No great hero is complete without a great villain. There must be an external/action connection and an internal/personal connection between the two. In Inception, it’s interesting how the villain, Mal, plays a role both in Cobb’s downfall (she set him up for murder in the “real world” and she’s always lurking in his “dream world.”) and his salvation (she is the mother of his children that he so desperately wants to see). The Batman character, created 73 years ago, has always had colorful villains that often represented sides of Bruce Wayne’s personality. Nolan comments on the duality of hero and villain:

NOLAN: One of the most interesting things you can do for a protagonist is to set a mirror in front of them. If the antagonist doesn’t get them at all…is from another planet (so to speak)…shares none of their values in any way, they’re not going to be as threatening. I really enjoy telling stories where the protagonist is being undercut by the villain; the villain is really getting under their skin because they share knowledge, they share the same point of view in some bizarre way. The more bizarre in which you can find that relationship, the more fun you can have with it.

If you can set up a protagonist and antagonist relationship with two people who have a very interesting, contrasting view of the world, and so forth, you start to create a great deal of anticipation about what they would say to one another, if they were in the same room. In The Dark Knight, that would be the interrogation scene, which was one of the first scenes we shot with Heath and Christian and Gary, and it was amazing to be a part of it. If you’ve done the rest of the story right, when you get to the end you don’t need an enormous amount of technique, you just need interesting characters talking about things that you want to know the answer to.


Both films have huge amounts of exposition to communicate to the audience, and it can get frustrating with how much of it is explained in dialogue. I can’t help but think “SHOW, don’t tell!” at various points in both TDKR and Inception, and honestly there are moments in both films where I expect more out of the screenplay than generic “on the nose” lines of dialogue. Even so, there are a lot of dramatic “rules” to be established to allow for the proper setups and payoffs to motivate the action set pieces and escalate conflict, and they’re making these films for a global audience, so you can’t blame a certain level of obviousness. Unfortunately, there are also some logic gaps in both films — it’s up to you to decide if you can chalk it up to a reasonable amount of suspension of disbelief or poor storytelling.


Bruce Wayne spends the first half of Batman Begins in search of the symbol with which to strike fear in the hearts of his enemies, and that symbol turns out to be his greatest childhood fear: the bat. Goyer and the Nolans did an excellent job of re-interpreting that classic backstory for a new generation. In The Dark Knight Rises, one of the elements I enjoyed the most is how they supported the theme of Batman as an anonymous symbol of hope and justice. Bruce Wayne’s goal with “The Batman” has always been to represent an everyman of Gotham City, so that an average citizen may look at him and think he could be anyone, he could be me — this is shown in pure and simple form by the white chalk symbol of the bat scrawled by a child, the first time that color has been used to symbolize Batman. The symbolism is clear: Batman must give up the dark avenger and become the white knight of Gotham City.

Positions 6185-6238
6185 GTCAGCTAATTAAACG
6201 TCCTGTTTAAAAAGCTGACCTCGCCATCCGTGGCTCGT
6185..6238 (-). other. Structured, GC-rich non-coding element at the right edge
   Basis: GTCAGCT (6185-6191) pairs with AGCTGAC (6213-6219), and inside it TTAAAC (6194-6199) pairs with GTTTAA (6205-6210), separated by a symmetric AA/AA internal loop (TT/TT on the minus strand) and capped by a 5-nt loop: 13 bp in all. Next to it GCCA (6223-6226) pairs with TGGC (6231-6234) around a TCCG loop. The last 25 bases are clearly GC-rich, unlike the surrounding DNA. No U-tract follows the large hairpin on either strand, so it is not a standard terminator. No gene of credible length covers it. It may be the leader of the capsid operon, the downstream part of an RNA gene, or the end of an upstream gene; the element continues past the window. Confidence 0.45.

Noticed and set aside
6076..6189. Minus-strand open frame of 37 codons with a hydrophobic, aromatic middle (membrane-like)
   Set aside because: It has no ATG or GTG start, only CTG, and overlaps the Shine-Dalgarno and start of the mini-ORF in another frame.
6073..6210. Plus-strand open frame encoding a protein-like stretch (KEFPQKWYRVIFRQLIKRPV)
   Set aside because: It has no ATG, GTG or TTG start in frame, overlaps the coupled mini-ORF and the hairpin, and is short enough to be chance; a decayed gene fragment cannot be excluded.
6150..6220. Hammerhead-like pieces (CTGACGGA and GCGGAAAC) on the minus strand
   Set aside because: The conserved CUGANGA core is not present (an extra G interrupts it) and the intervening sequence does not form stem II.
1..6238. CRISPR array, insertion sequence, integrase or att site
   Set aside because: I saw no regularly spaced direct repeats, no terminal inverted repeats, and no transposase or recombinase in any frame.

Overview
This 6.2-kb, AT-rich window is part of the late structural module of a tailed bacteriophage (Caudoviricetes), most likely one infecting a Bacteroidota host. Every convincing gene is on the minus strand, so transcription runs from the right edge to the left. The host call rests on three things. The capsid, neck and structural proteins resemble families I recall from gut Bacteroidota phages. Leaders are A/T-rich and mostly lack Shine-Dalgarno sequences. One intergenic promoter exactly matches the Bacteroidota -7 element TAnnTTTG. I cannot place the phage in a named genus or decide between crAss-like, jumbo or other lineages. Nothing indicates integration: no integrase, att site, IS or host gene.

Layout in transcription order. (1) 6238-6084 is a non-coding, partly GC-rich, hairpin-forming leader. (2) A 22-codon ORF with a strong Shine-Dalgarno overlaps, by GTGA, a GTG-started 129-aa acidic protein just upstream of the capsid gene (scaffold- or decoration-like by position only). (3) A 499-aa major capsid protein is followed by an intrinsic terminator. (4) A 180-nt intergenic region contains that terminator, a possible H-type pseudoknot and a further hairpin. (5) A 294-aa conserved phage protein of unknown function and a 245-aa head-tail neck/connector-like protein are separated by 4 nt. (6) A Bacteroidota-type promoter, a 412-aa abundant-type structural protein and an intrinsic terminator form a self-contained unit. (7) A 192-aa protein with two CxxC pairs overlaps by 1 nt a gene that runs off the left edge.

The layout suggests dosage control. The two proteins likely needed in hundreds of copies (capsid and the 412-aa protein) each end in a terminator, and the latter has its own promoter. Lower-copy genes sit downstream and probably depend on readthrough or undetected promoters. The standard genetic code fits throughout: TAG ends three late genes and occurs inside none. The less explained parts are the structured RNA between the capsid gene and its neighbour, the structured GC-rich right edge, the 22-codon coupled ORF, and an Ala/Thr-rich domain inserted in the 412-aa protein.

Ultimately, this theme serves to answer two of our biggest questions we have as we begin the third and final chapter of this saga: Will Bruce Wayne live or die? Will Batman’s identity be revealed? It’s not about Bruce Wayne as the hero…it’s about Batman as the hero. This is a crucial distinction, as it serves to justify Bruce’s final action of faking his death when he takes the nuke out to sea. Even after death, the people of Gotham must not know that Bruce Wayne was Batman, so that he remains a symbol that will last for all time, and becomes a mantle that anyone can pick up and assume, which is what happens at the very end when John “Robin” Blake inherits the Bat Cave, launching a new era of crime fighting in Gotham City.

In Inception, you have the device of the totems, a visual device that links the real world and the dream world. If you want to debate the question of the entire film being Cobb’s dream, then you must look at the use of his totem, the spinning top, because it was originally Mal’s totem, and due to Cobb’s use of inception, she became unable to differentiate dream from reality. The idea may be that the totem tells dream from reality, but what if the totem itself isn’t real? And if it is real, is it a clear harbinger of doom for Cobb, as it was for Mal?

Supporting characters also have objects of their own, like Robert Fischer’s pinwheel toy, which represents his father’s absence during his childhood. There are other symbols like mazes, staircases that go nowhere, or even the faceless children that always wear the same clothes.


The Dark Knight Rises had the biggest budget of any Christopher Nolan movie to date, but that doesn’t mean it has the largest size and scope. If you think about it…well, okay, it does. It’s a “bigger” movie, in terms of the size of the sets, action pieces, number of extras used, cgi, etc., plus it spans more time and there are more lives at stake.

But size doesn’t matter, does it?

That’s for you to decide.

You didn’t actually think I was going on record as to which film is better, did you?

Good Luck and Happy Writing,